Jamal Khashoggi paid the price for exposing Saudi Crown Prince Mohammed bin Salman’s glass jaw

 Jamal Khashoggi, wearing a suit and a name, sits in a building talking on a mobile phone with neutral expression

PHOTO: Jamal Khashoggi was a critic of the Saudi Crown Prince. (AP: Virginia Mayo, File)

Finally, Saudi Arabia admits what was clear for almost three weeks: it killed Jamal Khashoggi.

The self-serving admission is calculated to get the United States off its back and bring an end to the damaging coverage about Crown Prince Mohammed bin Salman and any Game of Thrones inclinations he may harbour.

It might achieve the first aim.

US President Donald Trump has described Saudi Arabia’s claim that Khashoggi died during a fight with his killers as credible, although the US President later declared himself “not satisfied”.

But this new story is another misstep by the Crown Prince and his court, and is only prolonging the chorus of international condemnation — the UN Secretary-General has described himself as “deeply troubled”, and German Chancellor Angela Merkel has demanded full “transparency” from the Saudis.

Here’s the statement: “Preliminary investigations carried out by the Public Prosecution Office into the disappearance case of the citizen Jamal bin Ahmad Khashoggi revealed that the discussions that took place between him and the persons who met him during his attendance in the Kingdom’s consulate in Istanbul led to a quarrel and a brawl with the citizen Jamal Khashoggi, resulted in his death, may his soul rest in peace.”

A brawl? A 59-year-old newspaper columnist took on 15 Saudis flown in to Turkey to deal with him, including four members of the Saudi royal bodyguard and a forensic specialist armed with a bone saw?

As Khashoggi’s friend, the Washington Post Global Opinions editor Karen Attiah tweeted: “Utter bullshit”.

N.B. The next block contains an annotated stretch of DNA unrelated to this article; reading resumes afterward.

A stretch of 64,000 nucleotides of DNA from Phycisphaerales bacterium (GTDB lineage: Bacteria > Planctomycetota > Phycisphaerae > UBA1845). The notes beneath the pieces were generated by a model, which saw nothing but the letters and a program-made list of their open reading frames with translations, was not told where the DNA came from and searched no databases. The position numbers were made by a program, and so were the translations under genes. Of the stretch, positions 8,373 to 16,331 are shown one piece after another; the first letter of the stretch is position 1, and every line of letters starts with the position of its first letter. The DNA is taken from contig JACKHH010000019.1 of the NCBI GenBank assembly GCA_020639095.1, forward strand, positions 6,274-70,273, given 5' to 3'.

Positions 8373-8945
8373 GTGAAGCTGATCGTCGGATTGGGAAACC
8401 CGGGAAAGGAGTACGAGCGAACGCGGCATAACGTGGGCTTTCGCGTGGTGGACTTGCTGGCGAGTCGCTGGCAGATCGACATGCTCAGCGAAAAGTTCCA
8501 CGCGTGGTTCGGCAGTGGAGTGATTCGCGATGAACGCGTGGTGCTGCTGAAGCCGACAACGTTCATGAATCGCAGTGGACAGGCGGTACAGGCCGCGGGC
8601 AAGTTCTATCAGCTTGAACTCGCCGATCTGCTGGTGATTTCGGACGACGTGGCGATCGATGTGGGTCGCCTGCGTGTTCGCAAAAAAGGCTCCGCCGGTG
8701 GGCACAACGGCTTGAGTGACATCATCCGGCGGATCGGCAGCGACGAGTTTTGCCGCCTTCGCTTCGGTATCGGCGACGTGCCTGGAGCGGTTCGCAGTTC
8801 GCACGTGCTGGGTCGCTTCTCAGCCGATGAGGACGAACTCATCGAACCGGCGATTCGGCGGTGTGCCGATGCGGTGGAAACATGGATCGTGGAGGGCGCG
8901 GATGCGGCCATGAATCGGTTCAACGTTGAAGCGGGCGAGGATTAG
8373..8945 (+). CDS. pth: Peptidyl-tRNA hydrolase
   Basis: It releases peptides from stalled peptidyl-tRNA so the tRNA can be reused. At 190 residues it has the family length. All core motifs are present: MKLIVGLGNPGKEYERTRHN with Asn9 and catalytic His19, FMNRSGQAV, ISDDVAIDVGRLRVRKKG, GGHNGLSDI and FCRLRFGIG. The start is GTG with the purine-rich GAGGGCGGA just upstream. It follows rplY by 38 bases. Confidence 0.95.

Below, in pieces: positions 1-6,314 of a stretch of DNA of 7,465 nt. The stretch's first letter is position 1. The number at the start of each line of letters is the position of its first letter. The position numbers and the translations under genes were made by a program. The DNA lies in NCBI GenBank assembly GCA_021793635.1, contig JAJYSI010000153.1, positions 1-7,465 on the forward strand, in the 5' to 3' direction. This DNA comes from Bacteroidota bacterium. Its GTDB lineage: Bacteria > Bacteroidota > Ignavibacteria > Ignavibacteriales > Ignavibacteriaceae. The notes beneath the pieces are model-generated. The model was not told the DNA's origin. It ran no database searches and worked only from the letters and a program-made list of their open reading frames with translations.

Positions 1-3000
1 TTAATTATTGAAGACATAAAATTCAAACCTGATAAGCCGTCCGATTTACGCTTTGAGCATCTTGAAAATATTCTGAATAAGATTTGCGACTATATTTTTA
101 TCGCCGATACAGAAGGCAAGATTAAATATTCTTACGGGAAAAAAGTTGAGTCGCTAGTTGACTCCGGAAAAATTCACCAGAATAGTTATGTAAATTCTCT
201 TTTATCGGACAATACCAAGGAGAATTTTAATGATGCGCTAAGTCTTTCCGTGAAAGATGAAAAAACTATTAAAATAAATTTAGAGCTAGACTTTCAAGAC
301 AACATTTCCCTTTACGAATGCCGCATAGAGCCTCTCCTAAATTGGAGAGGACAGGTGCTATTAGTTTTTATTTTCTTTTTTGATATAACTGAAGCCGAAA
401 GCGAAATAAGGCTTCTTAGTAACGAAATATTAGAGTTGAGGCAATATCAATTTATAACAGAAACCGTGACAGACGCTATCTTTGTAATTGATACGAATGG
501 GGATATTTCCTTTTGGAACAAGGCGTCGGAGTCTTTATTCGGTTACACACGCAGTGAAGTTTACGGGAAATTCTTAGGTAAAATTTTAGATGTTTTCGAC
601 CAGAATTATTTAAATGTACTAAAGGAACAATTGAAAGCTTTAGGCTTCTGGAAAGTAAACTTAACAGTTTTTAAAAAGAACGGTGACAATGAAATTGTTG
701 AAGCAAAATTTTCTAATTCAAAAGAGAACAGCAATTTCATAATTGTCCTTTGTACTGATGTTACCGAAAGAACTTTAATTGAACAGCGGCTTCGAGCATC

The columnist had infuriated a glass-jawed Prince with measured analysis of his mistakes, like the disastrous war in Yemen, and his hypocrisy, as a would-be reformist who imprisons reformers.

The Crown Prince wanted to be seen in the West as a reformer determined to bring Saudi Arabia out of the darkness — and Khashoggi wasn’t letting him get away with it.

The alternative to killing Khashoggi — a rendition — was impossible.

Turkey was watching the Saudis closely and would never have allowed them to take a drugged or detained dissident out of the country.

The Turks were all over the hit squad from the moment they came into the country aboard two private jets.

The drip feed of information has included CCTV at the airport, the hotel, and the consulate, and leaks revealing the background of the assassins.

Media player: “Space” to play, “M” to mute, “left” and “right” to seek.

If the Turkish security sources leaking to the local press are right, and so far they’ve been right about everything else, there’s even an audio recording of the murder.

That tape makes Saudi Arabia’s statement even more outrageous. If the tape exists, everything they’ve said in their statement about the “brawl” can be disproved, and I bet we’ll see more leaks out of Turkey this week.

The statement disobeys the basic rules of crisis management: Come clean. Do it early. Fill the void with your own information before it’s filled by someone else’s.

Instead, the Saudis denied Khashoggi was dead, pretended they didn’t know what had happened to him and then finally tried to pretend he was somehow to blame for his death.

The far-fetched statement shouldn’t be that surprising, I suppose.

Which Saudi official is going to tell the Crown Prince that he’s getting it wrong?



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